April 30, 2009

What You Can(‘t) Do About Global Warming

We are always hearing about ways that you can “save the planet” from the perils of global warming—from riding your bicycle to work, to supporting the latest national greenhouse gas restriction limitations, and everything in between.

In virtually each and every case, advocates of these measures provide you with the amount of greenhouse gas emissions (primarily carbon dioxide) that will be saved by the particular action.

And if you want to figure this out for yourself, the web is full of CO2 calculators (just google “CO2 calculator”) which allow you to calculate your carbon footprint and how much it can be reduced by taking various conservations steps—all with an eye towards reducing global warming.

However, in absolutely zero of these cases are you told, or can you calculate, how much impact you are going to have on the actual climate itself. After all, CO2 emissions are not climate—they are gases. Climate is temperature and precipitation and storms and winds, etc. If the goal of the actions is to prevent global warming, then you shouldn’t really care a hoot about the amount of CO2 emissions that you are reducing, but instead, you want to know how much of the planet you are saving. How much anthropogenic climate change is being prevented by unplugging your cell phone charger, from biking to the park, or from slashing national carbon dioxide emissions?

Why do none of the CO2 calculators give you that most valuable piece of information? Why don’t the politicians, the EPA, and/or greenhouse gas reduction advocates tell you the bottom line?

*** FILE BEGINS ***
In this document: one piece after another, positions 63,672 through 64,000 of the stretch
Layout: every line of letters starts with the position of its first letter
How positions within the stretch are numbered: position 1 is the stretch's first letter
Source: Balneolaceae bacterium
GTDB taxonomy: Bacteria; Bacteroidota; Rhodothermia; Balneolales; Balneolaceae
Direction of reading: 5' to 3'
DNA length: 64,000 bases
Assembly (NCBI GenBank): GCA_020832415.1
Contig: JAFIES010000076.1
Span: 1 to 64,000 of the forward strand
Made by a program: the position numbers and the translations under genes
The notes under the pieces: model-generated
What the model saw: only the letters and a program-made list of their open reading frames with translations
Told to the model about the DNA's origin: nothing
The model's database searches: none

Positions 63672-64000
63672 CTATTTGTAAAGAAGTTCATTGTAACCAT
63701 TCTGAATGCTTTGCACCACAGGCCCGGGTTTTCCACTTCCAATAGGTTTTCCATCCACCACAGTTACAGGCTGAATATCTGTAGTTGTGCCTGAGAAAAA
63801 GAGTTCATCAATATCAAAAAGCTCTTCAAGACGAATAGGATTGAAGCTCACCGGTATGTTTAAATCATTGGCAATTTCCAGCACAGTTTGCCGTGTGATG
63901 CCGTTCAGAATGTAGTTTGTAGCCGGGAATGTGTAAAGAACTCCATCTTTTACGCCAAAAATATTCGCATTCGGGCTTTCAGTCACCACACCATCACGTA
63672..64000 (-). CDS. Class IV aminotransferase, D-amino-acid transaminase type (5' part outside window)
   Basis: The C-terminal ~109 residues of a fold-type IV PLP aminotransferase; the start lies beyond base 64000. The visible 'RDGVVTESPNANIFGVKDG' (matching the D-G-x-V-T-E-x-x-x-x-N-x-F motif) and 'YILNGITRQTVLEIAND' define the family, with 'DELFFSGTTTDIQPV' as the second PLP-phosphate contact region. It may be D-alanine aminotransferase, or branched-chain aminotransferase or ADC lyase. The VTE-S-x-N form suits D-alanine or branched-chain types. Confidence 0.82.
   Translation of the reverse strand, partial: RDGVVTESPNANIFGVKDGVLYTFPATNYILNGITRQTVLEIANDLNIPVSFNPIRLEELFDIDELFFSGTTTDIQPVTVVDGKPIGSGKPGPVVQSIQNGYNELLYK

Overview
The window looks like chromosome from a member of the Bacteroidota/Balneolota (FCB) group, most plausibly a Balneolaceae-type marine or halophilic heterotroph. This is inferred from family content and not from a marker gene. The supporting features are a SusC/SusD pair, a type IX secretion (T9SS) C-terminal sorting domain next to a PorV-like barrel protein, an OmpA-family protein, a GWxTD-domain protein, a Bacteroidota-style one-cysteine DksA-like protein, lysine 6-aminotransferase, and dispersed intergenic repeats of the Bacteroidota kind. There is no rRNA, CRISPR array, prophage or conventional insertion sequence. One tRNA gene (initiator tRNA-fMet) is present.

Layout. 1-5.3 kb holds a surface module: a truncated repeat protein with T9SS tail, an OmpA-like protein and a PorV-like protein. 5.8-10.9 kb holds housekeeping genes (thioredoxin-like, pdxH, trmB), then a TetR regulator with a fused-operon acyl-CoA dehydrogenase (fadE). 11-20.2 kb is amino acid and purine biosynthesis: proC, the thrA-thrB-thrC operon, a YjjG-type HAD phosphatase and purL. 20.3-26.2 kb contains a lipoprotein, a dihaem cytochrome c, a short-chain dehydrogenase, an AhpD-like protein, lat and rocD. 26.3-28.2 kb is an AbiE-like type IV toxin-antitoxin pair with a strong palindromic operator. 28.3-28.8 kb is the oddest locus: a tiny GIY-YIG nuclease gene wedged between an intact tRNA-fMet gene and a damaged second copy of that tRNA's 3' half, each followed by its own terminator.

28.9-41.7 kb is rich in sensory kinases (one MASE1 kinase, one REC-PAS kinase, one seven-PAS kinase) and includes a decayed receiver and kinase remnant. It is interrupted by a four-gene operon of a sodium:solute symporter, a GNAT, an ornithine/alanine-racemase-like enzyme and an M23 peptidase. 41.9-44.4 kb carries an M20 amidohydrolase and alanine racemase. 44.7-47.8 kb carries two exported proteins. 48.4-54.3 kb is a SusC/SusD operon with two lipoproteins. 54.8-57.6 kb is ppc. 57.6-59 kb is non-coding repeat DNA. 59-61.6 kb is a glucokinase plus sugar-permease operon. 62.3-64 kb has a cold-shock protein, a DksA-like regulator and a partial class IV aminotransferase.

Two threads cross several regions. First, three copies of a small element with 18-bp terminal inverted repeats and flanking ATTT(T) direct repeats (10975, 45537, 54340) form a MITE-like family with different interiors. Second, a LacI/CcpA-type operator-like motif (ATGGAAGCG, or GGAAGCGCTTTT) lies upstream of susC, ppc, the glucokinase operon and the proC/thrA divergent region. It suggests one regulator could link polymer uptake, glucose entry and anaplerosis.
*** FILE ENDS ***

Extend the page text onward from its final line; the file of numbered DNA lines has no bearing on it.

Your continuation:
How much global warming are we avoiding?

Embarrassingly for them, this information is readily available.

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April 28, 2009

EPA: Shooting Blanks at Global Warming

Filed under: Climate Politics

Does the EPA have a fighting chance at changing global climate enough through regulating greenhouse gas emissions from the United States to materially reduce the endangerment of our public health and welfare?

The answer is emphatically ‘No.’

The see why, check out this post at MasterResource.org.




April 16, 2009

Who is Behind the Current Emissions Trends?

There is a lot being made in some circles about how we are currently on an emissions pathway that exceeds even the worst case projections used by the IPCC. This is used to support pleadings that we take immediate and significant action to reduce our profligate usage of fossil fuels, or we risk making the planet inhospitable to human societies.

The problem is that it is unclear who “we” are. Since most of these pleadings seem to be aimed at the current U.S. Congress to get it to pass legislation to limit the lifestyle of those under its control, it would seem like “we” are Americans.

But it this really a very effective course of action? Are Americans the reason that the current pathway of total global carbon dioxide emissions exceeds the IPCC’s wildest expectations? Or is there a more appropriate target audience?

To help you decide for yourself, we plot below the annual (energy-based) carbon dioxide emissions from various portions of the world for the past 10 years (through 2006, the last data available from the Energy Information Administration).


Figure 1. Annual energy-related carbon dioxide emissions from various portions of the world, 1997-2006 (source: Energy Information Administration)

Notice that one of these things is not like the others. And that thing is…China.

The emissions growth in China over the past 10 years (actually over the past 6-7) is simply astounding. Since 2000, China has increased its CO2 emissions by nearly 50% more than the rest of the world combined. In fact, had China’s CO2 emission changes for the past 10 years paralleled those of the United States (which was responsible for only a few percent of the global emission growth since 2000), the world would be on an emissions pathway that would lie very near the lowest scenario considered by the IPCC.